Prentiss Riddle: Kids

aprendiz de todo, maestro de nada

Prentiss Riddle
aprendizdetodo.com
riddle@io.com

 
home art austin books
causes chuckles garden
kids language movies
music time toys travel
 
Search this site

Archive by date
Archive by title
RSS/XML

Pimp My Legos: Teaching Kids to Program

Uh-oh -- the SXSW proposal I rashly cooked up last summer has been accepted, and now I have to do something about it.

Fellow geek parent Chris Hyams and I were musing about our early programming experiences and wondering how best to give a similar opportunity to our computer-mad daughters. We're not alone in the impression that experiencing computers solely through GUI applications results in a more limited relationship with technology than if one also has the experience of writing code in a procedural language, and furthermore that today's immersive computing environments give kids less opportunity to make the step up from user to programmer than the more constrained computing environments we started out with. Call it In the Beginning was the Command Line meets Why Johnny Can't Code. Or, carrying a deck of punch cards barefoot through the snow builds character.

One thing led to another and we submitted the following proposal to SXSW:

Pimp My Legos: Teaching Kids to Program

Children famously pick up consumer technology faster than grownups, but what about real programming? Geek parents and educators discuss and demo the best platforms for fostering skillz in kidz, from LOGO turtle programming to Lego Mindstorms, from BASIC to HTML, Flash, Perl and Ruby.

It's four busy months later and we find ourselves having to put our PowerPoints where our mouths are. In addition to the experiments we are planning on our own captive guinea pigs, we're looking for two or three co-panelists in the Austin area with extensive experience teaching programming to (say) 16-and-under kids. Despite the reference to Legos in the title, we want the focus of the panel to be about software, not just killer robots (although we certainly hope to have a Mindstorms person on board). We have some sources of panelists in mind, but we hope word of mouth will provide us with more. Suggestions?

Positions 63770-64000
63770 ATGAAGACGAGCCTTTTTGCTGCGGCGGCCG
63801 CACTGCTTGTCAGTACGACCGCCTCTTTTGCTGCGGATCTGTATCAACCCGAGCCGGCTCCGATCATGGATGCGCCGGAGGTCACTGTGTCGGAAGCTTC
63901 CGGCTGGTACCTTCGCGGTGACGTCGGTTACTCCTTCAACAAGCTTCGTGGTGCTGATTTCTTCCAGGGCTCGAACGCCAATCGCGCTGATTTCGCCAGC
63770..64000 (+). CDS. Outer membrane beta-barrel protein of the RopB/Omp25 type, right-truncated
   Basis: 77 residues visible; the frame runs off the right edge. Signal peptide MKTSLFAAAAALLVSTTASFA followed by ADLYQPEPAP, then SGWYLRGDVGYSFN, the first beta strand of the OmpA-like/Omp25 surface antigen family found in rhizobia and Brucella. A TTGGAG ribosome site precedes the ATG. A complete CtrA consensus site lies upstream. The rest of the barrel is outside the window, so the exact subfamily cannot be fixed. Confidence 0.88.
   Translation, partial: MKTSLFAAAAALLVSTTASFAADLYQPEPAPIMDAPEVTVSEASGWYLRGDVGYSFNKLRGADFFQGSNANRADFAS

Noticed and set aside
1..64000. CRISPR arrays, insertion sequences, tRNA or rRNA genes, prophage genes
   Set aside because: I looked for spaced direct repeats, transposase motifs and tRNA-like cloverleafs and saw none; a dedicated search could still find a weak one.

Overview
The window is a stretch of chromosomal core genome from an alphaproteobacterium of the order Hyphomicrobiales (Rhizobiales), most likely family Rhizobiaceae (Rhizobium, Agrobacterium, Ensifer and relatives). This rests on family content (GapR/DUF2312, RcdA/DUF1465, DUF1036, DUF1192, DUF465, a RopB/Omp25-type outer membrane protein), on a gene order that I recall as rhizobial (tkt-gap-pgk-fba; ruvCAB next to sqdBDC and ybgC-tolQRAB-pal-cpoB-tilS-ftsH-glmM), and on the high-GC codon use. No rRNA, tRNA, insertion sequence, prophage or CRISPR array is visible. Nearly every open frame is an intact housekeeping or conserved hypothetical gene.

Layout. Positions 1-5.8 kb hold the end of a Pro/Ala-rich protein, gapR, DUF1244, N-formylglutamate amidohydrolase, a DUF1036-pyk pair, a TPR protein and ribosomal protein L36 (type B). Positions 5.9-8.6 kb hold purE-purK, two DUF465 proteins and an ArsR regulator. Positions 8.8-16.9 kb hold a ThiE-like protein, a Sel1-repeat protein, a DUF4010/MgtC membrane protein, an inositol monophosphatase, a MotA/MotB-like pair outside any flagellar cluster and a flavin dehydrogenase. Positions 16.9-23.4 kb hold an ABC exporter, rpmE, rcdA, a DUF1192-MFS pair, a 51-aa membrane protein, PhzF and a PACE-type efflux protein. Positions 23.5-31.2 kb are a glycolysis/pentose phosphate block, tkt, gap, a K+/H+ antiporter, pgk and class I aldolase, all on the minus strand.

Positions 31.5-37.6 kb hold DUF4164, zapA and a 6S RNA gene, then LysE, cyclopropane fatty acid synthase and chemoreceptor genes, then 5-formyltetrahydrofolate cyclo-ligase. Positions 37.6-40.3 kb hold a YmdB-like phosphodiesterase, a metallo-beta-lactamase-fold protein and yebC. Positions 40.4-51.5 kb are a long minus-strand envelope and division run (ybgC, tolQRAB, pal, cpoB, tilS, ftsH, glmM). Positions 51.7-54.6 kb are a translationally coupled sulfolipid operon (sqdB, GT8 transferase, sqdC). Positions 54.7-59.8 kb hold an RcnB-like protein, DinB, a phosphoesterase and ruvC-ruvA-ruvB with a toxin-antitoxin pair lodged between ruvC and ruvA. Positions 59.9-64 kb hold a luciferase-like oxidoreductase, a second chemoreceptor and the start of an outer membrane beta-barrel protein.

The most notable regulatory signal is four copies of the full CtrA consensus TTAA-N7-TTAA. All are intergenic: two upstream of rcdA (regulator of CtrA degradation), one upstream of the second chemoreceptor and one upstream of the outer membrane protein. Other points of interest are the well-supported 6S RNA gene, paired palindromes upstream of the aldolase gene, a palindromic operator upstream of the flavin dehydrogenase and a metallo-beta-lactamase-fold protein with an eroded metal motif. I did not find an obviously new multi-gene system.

P.S.: Despite the complaint in the Salon piece that it's hard to find a BASIC interpreter these days, it looks like Chipmunk BASIC will do the trick for MacOS. Now if I can just dig up my old stash of Creative Computings, we'll have a rousing session of Hunt the Wumpus...

Update: Alas, other obligations have interfered and I've had to withdraw the panel proposal. It's possible that Chris may pull it out of the fire, but at this point it looks like it's canceled. The idea seemed to go over well -- if you're looking for a good topic idea for 2008, feel free to steal this one!

kids 2006.11.13 link

Comments

I crossposted this at IAlog.

Prentiss Riddle [riddle cxe io punkto com] • 2006.11.13
Another interesting resource is LogoWiki, which allows users to execute Logo code on the pages.

McChris [chris cxe infobong punkto com] • 2006.11.13